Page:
Odd and the Frost Giants
by Gaiman, Neil; Helquist, Brett (ILT)







Odd
1(12)
The Fox, the Eagle and the Bear
13(11)
The Night Conversation
24(18)
Making Rainbows
42(16)
At Mimir's Well
58(16)
The Gates of Asgard
74(21)
Four Transformations and a Meal
95(16)
Afterwards
111


An unlucky twelve-year-old Norwegian boy named Odd leads the Norse gods Loki, Thor, and Odin in an attempt to outwit evil Frost Giants who have taken over Asgard.





Not to be mistaken as a follow-up to this year's Newbery winner, The Graveyard Book, this thin novella was written for Britain's World Book Day, an event designed to get kids excited about reading, and is now being published in the U.S. It follows the adventures of a Viking lad named Odd, who grows weary of his little village and sets out on his own. He encounters a talking (and bickering) eagle, bear, and fox, who reveal themselves to be none other than Odin, Thor, and Loki, banished from Asgard by a monstrous frost giant. Odd takes it upon himself to help the trio return home, using his wits and sense of compassion to dispatch the giant. Along with Gaiman's deft humor, lively prose, and agile imagination, a few unexpected themes-the double-edged allure of beauty, the value of family-sneak into this slim tale with particular appeal to kids drawn to Norse mythology, but suitable for any readers of light fantasy. Yet more proof that there isn't much Gaiman can't write well, be it comics, picture books, or novels for any age. Final art not seen. Copyright 2009 Booklist Reviews.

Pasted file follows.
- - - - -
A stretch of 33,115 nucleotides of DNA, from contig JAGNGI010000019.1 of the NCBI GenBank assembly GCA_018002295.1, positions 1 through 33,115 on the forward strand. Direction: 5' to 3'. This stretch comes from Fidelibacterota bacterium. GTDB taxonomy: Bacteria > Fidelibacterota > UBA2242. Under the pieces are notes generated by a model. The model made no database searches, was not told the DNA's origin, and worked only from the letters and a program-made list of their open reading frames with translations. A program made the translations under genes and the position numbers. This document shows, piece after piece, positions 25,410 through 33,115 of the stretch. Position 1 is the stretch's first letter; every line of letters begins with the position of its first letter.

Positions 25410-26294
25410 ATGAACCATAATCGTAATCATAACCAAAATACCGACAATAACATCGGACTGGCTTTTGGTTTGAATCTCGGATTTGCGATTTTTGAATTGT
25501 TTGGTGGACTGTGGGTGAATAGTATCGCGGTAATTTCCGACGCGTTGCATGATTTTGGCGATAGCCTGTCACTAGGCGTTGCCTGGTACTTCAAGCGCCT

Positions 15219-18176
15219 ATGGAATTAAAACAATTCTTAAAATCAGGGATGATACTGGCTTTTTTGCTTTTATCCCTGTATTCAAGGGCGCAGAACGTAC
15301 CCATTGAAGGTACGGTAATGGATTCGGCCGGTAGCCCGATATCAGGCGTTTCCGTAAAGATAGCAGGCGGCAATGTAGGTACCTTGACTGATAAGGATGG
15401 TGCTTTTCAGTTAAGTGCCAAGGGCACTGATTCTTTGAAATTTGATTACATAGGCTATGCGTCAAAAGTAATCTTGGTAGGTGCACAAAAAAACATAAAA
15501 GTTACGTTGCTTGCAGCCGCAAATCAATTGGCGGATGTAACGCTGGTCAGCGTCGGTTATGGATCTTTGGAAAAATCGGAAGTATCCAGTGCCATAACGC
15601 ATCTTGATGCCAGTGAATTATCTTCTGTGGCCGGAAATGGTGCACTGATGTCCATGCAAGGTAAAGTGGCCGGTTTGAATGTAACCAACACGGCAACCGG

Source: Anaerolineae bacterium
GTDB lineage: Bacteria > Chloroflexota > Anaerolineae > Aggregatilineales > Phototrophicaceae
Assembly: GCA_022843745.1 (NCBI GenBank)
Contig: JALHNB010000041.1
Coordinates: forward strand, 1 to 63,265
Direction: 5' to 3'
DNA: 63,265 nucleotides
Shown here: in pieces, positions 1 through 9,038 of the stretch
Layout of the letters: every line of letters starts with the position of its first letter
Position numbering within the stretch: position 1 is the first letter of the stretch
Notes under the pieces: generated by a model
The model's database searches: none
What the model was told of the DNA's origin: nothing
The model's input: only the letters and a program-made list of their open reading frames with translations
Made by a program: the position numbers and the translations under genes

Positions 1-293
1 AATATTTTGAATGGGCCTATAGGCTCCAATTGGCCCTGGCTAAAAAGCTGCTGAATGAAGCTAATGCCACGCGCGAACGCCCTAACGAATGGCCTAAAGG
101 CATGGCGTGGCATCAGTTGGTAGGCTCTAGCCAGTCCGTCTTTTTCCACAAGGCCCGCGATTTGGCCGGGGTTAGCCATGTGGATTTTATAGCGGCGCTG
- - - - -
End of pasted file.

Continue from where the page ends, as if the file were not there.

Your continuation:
Gaiman does it again, this time featuring a lame young boy, talking animals and intrigue in Asgard. Originally written for World Book Day, this sweet, wistful, slyly funny novella also offers a crash course in ancient Norse mythology. Unlucky Odd lost his father during a Viking raid (but not to heroics) and then crushed his leg trying to be a man. When an endless winter descends, he leaves his stepfather's home and is recruited by talking animals who are actually Thor, Odin and Loki, exiled to earth by a Frost Giant. Odd ultimately outwits the giant in a way that upholds and yet totally subverts the trope, at the end returning home still humble but successful and clearly destined for more adventures. Like George R.R. Martin's The Ice Dragon (2006), this succeeds both as a delightful children's book and an adult collectible. Children will enjoy Odd's quiet heroism and the simple adventure; adults will love the squabbling gods and the strong women (and the Frost Giant's response to feisty Freya!). All in all, another winner. (final art not seen) (Fantasy. 8 & up) Copyright Kirkus 2009 Kirkus/BPI Communications.All rights reserved.






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